Tech

Tim Culpan is a technology columnist for Bloomberg Gadfly. He previously covered technology for Bloomberg News.

The Friday night release of Hon Hai Precision Industry Co. results had many in the market wondering what a huge earnings miss meant for the next iPhone.

Second-quarter net income for Foxconn Technology Group's flagship unit was a whopping 25 percent below the average of analysts' estimates, spurring a decline of as much as 1.3 percent in Taiwan trading Monday. If you think it's hard to put a positive spin on such disastrous figures, then hold my avocado.

Familiar Pattern
Hon Hai earnings are very cyclical, because of the iPhone, with the second quarter usually the annual trough
Source: Bloomberg

Reading between the lines -- the revenue and net income lines -- many noted a widening in operating expenses. Hon Hai didn't explain the numbers (it never does), but it looks like higher R&D and ramping-up costs, probably for the challenging new iPhone, forced the op-ex ratio up 34 basis points to the highest level in almost five years. That said, revenue itself was flat year-on-year.

While looking at those expenses, many missed the fact that gross margin widened 79 basis points, the fourth consecutive quarter that metric has climbed, with this improvement offsetting higher operating costs. On a pure numbers basis, gross profit climbed NT$7.3 billion ($240.8 million), while operating expenses rose NT$3.3 billion.

To really understand what's going on at an opaque and complicated company like Hon Hai, operating margin is the place to look, and in this case we saw a significant 45-basis-point expansion.

Wider
Hon Hai's operating margin expanded for a fourth straight period, even during its second-quarter low season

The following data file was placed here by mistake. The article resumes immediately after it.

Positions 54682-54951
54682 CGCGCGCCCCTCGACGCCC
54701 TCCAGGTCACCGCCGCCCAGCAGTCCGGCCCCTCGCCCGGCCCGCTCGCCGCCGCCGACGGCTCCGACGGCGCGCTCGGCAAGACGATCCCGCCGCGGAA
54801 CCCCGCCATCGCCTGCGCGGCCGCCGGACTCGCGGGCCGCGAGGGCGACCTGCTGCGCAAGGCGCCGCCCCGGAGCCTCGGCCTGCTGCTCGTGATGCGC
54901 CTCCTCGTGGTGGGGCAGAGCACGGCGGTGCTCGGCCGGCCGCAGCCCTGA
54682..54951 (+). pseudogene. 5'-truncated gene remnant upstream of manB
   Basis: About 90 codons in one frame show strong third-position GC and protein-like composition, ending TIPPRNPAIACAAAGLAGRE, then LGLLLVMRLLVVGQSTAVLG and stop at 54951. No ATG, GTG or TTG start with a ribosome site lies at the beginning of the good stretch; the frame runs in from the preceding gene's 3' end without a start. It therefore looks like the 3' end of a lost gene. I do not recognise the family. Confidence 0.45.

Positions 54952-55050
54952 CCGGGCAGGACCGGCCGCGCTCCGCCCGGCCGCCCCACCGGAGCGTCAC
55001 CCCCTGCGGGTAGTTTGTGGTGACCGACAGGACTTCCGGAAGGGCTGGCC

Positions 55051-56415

Source: Bloomberg, Hon Hai

Despite this improvement, net income still missed by NT$5.8 billion. For that, we need to look at non-operating income. Once again, Hon Hai's curt announcement was no help. But Hong Kong-listed FIH Mobile Ltd., which is 64 percent-owned by Hon Hai and thus consolidated, was a little more verbose.

FIH, a maker of smartphones for almost everyone who isn't Apple Inc., had a massive non-operating loss because of one culprit: Snapdeal. FIH bought a 4.07 percent stake in Snapdeal's parent Jasper Infotech Private Ltd. in 2015 and valued its holding in the Indian e-commerce provider at $200 million one year ago. But Snapdeal hasn't been doing too well, so FIH was forced to write off $160 million -- 80 percent -- of the stake back in May. That's roughly NT$4.9 billion.

Investors currently price Hon Hai at 13 times estimated earnings for the year, lagging the 13.4-times ratio for trailing 12-month earnings and below the 15.8 for the benchmark Taiex index.

Indecisive
Investors have been unable to make up their minds whether to love or hate Hon Hai over the past month
Source: Bloomberg

Last week I wrote that Masayoshi Son pulled off an impressive judo flip by morphing his wayward bet on Snapdeal into a new gamble on rival Flipkart Group. Unfortunately, FIH and Hon Hai have been caught short on Snapdeal, resulting in an unavoidable hit to earnings in the second quarter. Nothing to do with Apple, which brings in half of Hon Hai's revenue.

In fact, an improvement in operating margin despite higher expenses could bode well for Hon Hai during this year's iPhone push, as it indicates the kind of efficiency improvements Chairman Terry Gou has been working on for years.

Not even Tim Cook knows how many new iPhones Apple will sell this year, but be sure Hon Hai is poised to capitalize on the launch. Indian e-commerce? Not so much.

This column does not necessarily reflect the opinion of Bloomberg LP and its owners.

To contact the author of this story:
Tim Culpan in Taipei at tculpan1@bloomberg.net

To contact the editor responsible for this story:
Paul Sillitoe at psillitoe@bloomberg.net